LAKE MACBRIDE— When I returned to my computer after breakfast yesterday it crashed, disrupting the balance of the day.
It was a good, not great breakfast, and a familiar, but unwanted technical glitch in a life on the prairie.
Breakfast was in four layers: a mixture of cooked summer squash, onions, garlic scapes, salt and pepper on the bottom. Next, kale cooked after deglazing the pan with the juice of a lime, followed by scrambled eggs, and topped with grated cheddar cheese and chopped Italian parsley. It wasn’t my best work, but it served. I write about breakfast to avoid thinking about the work ahead today.
Luckily, I backed up in the early morning of July 8, my email resides in the cloud, and my photos and sound recordings are on my devices. There is about one week’s work on documents and spreadsheets that will have to be reconstructed. It could be worse.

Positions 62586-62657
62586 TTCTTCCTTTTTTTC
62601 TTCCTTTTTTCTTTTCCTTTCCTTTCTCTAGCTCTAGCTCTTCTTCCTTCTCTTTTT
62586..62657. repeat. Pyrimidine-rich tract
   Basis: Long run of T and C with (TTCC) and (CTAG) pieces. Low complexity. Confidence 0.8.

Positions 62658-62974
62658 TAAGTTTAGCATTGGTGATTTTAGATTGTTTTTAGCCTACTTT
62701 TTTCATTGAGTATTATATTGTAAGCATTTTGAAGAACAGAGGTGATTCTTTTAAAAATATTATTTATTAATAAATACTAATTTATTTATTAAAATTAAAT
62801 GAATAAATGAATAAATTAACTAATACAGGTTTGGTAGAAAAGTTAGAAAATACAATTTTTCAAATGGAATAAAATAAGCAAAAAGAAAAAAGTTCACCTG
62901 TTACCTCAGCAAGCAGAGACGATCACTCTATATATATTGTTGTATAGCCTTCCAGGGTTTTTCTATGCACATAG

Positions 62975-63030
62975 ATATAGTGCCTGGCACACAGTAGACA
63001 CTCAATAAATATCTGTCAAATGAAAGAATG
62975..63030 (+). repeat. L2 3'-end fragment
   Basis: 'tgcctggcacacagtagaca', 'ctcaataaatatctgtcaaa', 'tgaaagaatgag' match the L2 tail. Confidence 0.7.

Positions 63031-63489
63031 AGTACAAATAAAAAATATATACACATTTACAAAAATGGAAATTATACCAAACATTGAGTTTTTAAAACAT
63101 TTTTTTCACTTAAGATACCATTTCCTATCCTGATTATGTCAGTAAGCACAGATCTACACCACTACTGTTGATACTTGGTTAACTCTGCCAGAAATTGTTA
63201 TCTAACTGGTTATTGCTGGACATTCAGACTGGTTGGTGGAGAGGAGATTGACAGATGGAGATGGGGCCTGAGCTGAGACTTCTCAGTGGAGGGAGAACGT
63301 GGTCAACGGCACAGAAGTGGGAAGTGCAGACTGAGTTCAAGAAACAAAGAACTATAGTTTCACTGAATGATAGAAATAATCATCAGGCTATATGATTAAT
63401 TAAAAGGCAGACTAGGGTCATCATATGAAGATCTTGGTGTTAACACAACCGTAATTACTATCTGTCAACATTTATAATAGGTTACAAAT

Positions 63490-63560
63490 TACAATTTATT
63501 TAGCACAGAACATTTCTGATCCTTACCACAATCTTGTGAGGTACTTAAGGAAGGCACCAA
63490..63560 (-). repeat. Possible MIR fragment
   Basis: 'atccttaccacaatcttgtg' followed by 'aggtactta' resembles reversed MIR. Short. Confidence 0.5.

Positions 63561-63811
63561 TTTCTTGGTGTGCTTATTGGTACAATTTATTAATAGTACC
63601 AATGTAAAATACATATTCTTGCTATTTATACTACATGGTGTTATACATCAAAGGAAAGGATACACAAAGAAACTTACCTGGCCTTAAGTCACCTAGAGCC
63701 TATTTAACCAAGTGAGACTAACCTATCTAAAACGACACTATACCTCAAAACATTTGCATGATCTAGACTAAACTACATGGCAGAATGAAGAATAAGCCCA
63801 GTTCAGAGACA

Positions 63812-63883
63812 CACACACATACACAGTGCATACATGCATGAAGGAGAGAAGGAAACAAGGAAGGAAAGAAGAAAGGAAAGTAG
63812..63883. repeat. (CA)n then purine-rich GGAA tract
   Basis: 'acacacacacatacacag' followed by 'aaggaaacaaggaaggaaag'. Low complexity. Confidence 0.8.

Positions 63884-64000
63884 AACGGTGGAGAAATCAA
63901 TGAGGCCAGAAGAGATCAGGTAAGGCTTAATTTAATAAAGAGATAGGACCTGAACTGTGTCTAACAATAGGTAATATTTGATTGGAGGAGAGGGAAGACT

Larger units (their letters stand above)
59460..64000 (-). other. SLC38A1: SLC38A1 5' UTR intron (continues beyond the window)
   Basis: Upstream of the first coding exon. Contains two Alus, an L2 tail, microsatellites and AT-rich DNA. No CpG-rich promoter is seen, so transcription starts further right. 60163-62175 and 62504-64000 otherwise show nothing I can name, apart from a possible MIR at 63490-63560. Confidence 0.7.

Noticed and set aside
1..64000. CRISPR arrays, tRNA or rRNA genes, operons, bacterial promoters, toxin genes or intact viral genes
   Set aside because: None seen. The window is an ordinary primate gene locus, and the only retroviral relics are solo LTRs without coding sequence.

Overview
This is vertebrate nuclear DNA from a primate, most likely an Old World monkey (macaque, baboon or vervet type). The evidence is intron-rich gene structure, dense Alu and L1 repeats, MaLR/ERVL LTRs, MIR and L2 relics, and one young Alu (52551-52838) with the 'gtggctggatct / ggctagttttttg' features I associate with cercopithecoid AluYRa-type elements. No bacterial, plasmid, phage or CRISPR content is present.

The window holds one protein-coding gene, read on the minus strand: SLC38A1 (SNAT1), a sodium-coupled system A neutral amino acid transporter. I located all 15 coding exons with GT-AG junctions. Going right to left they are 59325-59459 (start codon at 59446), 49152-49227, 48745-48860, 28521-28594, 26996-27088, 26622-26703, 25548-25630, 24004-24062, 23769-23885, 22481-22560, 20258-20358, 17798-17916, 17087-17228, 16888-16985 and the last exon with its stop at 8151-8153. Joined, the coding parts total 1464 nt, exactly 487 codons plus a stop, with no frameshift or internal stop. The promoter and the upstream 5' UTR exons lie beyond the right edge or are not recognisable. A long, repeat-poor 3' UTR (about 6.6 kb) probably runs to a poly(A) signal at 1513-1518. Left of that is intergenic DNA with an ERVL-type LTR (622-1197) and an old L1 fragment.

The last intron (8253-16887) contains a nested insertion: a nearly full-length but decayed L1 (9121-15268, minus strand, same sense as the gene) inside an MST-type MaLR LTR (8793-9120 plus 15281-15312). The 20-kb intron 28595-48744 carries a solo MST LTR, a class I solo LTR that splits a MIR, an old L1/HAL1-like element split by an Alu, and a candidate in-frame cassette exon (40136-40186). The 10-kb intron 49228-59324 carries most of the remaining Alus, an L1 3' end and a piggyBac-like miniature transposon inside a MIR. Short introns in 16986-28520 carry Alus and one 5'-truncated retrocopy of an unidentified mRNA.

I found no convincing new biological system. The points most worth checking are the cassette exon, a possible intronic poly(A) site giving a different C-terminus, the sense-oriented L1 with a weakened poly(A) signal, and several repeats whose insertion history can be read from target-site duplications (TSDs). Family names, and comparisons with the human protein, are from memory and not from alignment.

After a shift at the warehouse, I stopped at our local technology store and sent the laptop off to be serviced. The prognosis is not good, with talk about the motherboard. I turned from the counter, walked over a few rows, and bought a new desktop CPU for $370.
Laptops seem to last about two years, and each of the last three of them was convenient to have, but crashed at an inconvenient time. Since 2012, when we got smartphones, having a laptop no longer seems necessary as I can check email and news stories on the go without one.
Like it or not, today will be struggling to get paying work done on the computer, and re-engineering this technology dependent life on the Iowa prairie. Having been through this twice previously, I know, but hate the drill.
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